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Marissa Calligeros
May 11, 2009

The federal government’s paid parental leave plan will bump up Australia’s birth rate by five per cent in 2011 as working women wait to take advantage of the pay scheme, according to a population expert.

Leading demographer Bernard Salt said the promised 18 weeks’ paid parental leave for parents from January 2011, announced yesterday, will contribute to a “baby blip” early next decade.

“As significant as this event will be, it will not in the same magnitude as a baby boom. At best it will be a baby blip,” Mr Salt said.

“People are always more interested in investing in a child once their economic prospects are more certain.”

About 280,000 babies are born in Australia each year since the last significant birth rate rise in 2000. That equates to about 1.9 children per woman.

Mr Salt said it was likely 14,000 more babies would be born in 2011 as a result of the parental leave provision, resulting in about 294,000 total births.

“Basically having kids is a vote of confidence in the future, so when times are uncertain people delay or postpone having kids,” he said.

“No one really knows what is happening during the downturn. The expectation is though that the birth rate will have dropped to 265,000 (babies born), compared to 280,000 children born in the year to December 2007.”

However, women who have postponed having children should jump back on the baby bandwagon from 2011, he said.

Mr Salt joined businesses and unions in welcoming the taxpayer-funded scheme, which will see parents earning less that $150,000 a year entitled to $543.78 for 18 weeks.

He said the 30-year-long battle for paid parental leave signalled a dramatic shift in Australian working culture.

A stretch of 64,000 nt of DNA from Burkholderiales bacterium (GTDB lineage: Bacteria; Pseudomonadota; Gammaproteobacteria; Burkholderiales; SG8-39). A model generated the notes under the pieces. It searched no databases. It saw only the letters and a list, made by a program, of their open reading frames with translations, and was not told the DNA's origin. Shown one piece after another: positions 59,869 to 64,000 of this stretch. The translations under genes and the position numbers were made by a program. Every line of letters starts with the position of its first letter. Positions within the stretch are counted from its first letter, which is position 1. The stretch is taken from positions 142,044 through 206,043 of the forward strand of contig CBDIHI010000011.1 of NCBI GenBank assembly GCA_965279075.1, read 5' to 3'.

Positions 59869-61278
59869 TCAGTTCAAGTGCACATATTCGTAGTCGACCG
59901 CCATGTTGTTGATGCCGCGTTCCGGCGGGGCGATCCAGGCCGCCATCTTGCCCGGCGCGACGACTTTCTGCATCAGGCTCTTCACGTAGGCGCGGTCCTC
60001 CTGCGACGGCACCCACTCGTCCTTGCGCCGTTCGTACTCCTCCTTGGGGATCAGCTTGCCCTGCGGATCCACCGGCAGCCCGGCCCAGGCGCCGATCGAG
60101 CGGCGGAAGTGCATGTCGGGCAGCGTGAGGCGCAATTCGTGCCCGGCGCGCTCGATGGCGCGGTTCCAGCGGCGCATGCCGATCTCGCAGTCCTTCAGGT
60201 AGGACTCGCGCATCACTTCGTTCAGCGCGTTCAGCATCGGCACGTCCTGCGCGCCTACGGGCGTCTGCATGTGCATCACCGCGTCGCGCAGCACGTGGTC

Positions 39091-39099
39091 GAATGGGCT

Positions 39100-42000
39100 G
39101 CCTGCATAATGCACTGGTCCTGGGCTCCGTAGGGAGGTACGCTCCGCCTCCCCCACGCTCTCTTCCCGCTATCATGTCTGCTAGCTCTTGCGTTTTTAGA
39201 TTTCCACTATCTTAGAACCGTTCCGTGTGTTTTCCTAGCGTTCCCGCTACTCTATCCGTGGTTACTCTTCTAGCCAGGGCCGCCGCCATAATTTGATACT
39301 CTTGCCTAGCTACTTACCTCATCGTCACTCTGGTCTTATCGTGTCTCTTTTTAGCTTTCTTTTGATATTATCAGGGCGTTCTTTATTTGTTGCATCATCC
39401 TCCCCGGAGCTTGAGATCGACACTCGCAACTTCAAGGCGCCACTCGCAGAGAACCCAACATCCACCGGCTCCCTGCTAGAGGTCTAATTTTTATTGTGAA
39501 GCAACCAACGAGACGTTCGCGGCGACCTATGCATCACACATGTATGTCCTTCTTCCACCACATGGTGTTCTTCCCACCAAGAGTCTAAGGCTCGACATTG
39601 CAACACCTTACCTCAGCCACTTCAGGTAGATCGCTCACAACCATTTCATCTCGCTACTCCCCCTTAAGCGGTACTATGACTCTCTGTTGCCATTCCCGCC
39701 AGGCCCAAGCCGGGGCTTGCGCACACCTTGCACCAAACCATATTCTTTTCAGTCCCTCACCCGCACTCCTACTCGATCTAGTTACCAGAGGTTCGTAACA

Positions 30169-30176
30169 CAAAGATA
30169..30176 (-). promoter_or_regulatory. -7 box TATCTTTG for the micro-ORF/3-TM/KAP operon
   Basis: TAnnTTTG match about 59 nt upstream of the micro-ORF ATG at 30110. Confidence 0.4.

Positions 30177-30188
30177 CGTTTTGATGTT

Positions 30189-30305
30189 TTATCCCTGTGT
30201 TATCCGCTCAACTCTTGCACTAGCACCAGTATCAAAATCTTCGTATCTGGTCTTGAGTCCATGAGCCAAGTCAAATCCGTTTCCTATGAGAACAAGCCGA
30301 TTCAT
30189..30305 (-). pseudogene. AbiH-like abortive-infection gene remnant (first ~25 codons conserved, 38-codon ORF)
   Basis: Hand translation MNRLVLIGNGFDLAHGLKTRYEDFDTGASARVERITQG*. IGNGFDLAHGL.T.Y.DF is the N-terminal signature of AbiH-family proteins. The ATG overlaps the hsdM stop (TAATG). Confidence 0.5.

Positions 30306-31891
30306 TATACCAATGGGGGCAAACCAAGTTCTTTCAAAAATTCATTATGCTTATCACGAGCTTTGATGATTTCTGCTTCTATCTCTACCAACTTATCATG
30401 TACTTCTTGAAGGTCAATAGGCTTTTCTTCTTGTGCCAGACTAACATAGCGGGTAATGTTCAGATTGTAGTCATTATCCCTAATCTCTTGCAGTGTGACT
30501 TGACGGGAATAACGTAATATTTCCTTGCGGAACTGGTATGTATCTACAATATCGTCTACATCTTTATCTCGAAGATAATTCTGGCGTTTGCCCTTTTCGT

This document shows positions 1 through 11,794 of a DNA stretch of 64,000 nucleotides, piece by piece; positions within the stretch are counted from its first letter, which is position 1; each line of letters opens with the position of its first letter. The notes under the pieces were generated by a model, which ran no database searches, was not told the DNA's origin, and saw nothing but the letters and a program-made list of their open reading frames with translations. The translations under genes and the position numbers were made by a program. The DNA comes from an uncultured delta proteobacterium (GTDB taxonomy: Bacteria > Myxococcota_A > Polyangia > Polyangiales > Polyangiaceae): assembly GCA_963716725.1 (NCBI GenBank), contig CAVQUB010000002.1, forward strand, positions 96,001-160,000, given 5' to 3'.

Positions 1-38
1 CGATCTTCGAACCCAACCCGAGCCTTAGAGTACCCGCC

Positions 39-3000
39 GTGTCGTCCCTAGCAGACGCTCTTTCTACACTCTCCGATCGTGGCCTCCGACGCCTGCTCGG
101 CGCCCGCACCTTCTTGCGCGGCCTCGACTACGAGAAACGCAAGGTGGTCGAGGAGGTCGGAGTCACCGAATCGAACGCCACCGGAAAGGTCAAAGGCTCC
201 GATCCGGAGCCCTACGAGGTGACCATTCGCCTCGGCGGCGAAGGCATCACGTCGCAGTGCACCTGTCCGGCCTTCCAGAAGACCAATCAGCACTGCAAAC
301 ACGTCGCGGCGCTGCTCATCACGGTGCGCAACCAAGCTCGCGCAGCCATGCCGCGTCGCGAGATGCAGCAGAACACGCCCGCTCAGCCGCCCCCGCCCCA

“The reality is that we will find that a whole series of measures, baby bonus, paid parental leave, and more flexible work hours from employers will contribute to a cultural change.

“We will evolve a culture, certainly over the next 10 years, which will be highly supportive of having children.”

Queensland Council of Social Services (QCOSS) president Karyn Walsh said the scheme would afford low income workers the confidence to have children without the fear of losing vital pay.

“This is a blessing that will give a lot a parents security and reassurance,” Ms Walsh said.

“It gives people the confidence that they will be able to have time with their child and have an income.

“People in low income jobs were least likely to get paid parental leave from their employer, because some businesses really just don’t have the money to do that.

“It will save families from having to rely on one income, during which time they might not be able to maintain their mortgages or have enough money for transport or electricity.”

Mother-of-five Anna Wright, celebrating Mothers’ Day in New Farm Park yesterday, said she would not have waited for the scheme to become effective if she were planning to have another child, but welcomed paid parental leave as another vital option for mothers.

“If I were having children now, I don’t think it would change what I would do or my plans for the future, but what’s important is that the option is there for women and it is the option that is critical to women,” she said.

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